Screw Piles for Wind Energy Foundation Systems
Screw Piles for Wind Energy Foundation Systems

About the project


The main objectives of the project are as follows:

  1. To develop screw pile geometries for offshore use as foundations (e.g. within jacket structures or monopods) and infuture floating systems (e.g. as anchors) that are optimised for installation efficiency and performance under in-service loads.
  2. To improve prediction of installation torque requirements for new and future screw pile geometries in a variety of soil types.
  3. To prove the performance of new and future screw pile geometries subject to representative offshore loading for current water depths and wind turbines, and future aspirations.
  4. To understand efficient deployment and performance of multiple screw piles acting in a group or as part of a structure with multiple individual foundations.
  5. To synthesize objectives (1) - (4) to develop design and decision making tools (e.g. single or multiple screw pile deployment, pile sizing, installation requirements and prediction of in-service performance) for offshore wind and the wider offshore renewables industry.
  6. Disseminate the outputs and findings to the industrial and research communities.

Academic beneficiaries

The laboratory-based physical modelling and advanced soil characterisation will create an important case study data set of significant value to the wider geotechnical research community. It will be useful as a basis for future studies of screw pile
behaviour and for validation of future numerical and analytical techniques with reliable soil input parameters. The
development of new centrifuge installation modelling techniques will be of interest to the physical modelling community attempting to replicate appropriate installation techniques. The results of the case studies (model and field test) will be
made available to the academic research community through journal publications and conference presentations. Once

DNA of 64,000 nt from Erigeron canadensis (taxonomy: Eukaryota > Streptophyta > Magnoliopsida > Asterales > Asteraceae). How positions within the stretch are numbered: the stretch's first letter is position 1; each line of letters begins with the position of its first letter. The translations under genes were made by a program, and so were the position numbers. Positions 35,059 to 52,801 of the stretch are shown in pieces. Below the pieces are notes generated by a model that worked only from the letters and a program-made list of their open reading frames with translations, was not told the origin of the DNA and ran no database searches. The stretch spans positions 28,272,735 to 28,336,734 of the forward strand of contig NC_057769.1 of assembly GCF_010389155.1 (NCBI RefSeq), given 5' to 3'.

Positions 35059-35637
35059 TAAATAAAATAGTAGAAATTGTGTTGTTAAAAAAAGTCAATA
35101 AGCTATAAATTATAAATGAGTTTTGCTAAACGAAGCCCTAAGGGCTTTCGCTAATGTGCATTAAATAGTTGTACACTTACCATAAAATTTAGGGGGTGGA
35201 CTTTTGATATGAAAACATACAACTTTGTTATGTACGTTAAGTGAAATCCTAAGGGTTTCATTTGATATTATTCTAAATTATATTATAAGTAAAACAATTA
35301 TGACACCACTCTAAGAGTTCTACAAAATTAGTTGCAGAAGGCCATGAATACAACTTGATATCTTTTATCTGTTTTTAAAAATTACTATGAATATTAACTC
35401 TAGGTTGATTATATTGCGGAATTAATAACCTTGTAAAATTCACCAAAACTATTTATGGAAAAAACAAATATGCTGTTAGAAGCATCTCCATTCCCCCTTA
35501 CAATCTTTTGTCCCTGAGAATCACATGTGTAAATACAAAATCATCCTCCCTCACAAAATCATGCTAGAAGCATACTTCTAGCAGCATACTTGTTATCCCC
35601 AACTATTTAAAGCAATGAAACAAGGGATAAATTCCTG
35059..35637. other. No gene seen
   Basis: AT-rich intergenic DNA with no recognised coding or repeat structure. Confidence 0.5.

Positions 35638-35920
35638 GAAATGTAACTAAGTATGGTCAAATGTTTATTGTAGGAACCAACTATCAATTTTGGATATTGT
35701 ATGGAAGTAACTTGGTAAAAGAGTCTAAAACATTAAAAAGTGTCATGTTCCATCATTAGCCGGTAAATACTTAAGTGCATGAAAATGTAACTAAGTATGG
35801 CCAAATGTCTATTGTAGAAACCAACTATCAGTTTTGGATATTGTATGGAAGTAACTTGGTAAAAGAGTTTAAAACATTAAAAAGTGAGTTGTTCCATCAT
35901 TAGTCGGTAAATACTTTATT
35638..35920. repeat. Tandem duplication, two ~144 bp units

these dissemination routes have been achieved the data set will be archived and made freely available
here in spreadsheet form.


The numerical modelling developed in this project will be adaptable to many other problems in computational geotechnics
that involve soil-structure interaction, with major geometrical and soil state changes such as simulations of push in or gyropiling
installation and the in-service response of foundations subject to torque, e.g. offshore foundations impacted by offline
loading or trawl net snagging. In terms of legacy beyond this project it will be trivial for alternative material models to be
implemented within the same numerical framework. The code developed in this project will be full documented (using
Doxygen) and made available for free under a GNU Lesser General Public License hosted as a Google project (or similar).
Source code will be hosted in this public repository and suitably licensed in order to allow for an unrestricted
utilization/modification by academia.

More generally the research will be of interest to the following groups:

  1. Geotechnical engineering researchers working on offshore geotechnics, linked to applications in renewable energy, e.g.offshore wind, marine energy, oil and gas and onshore foundation design and verification.
  2. Researchers in computational mechanics who will be able to exploit the code produced, add new material models, new physics (e.g. thermal behaviour) and study solvers for these numerical models. 
  3. Researchers in biological or agricultural sciences that want to understand the processes of plant root development in soil or the boring behaviour or insects in soil and other materials. .
  4. Structural engineers interested in soil-structure interaction, in the modelling of the interaction of wind turbine structuresabove and below water.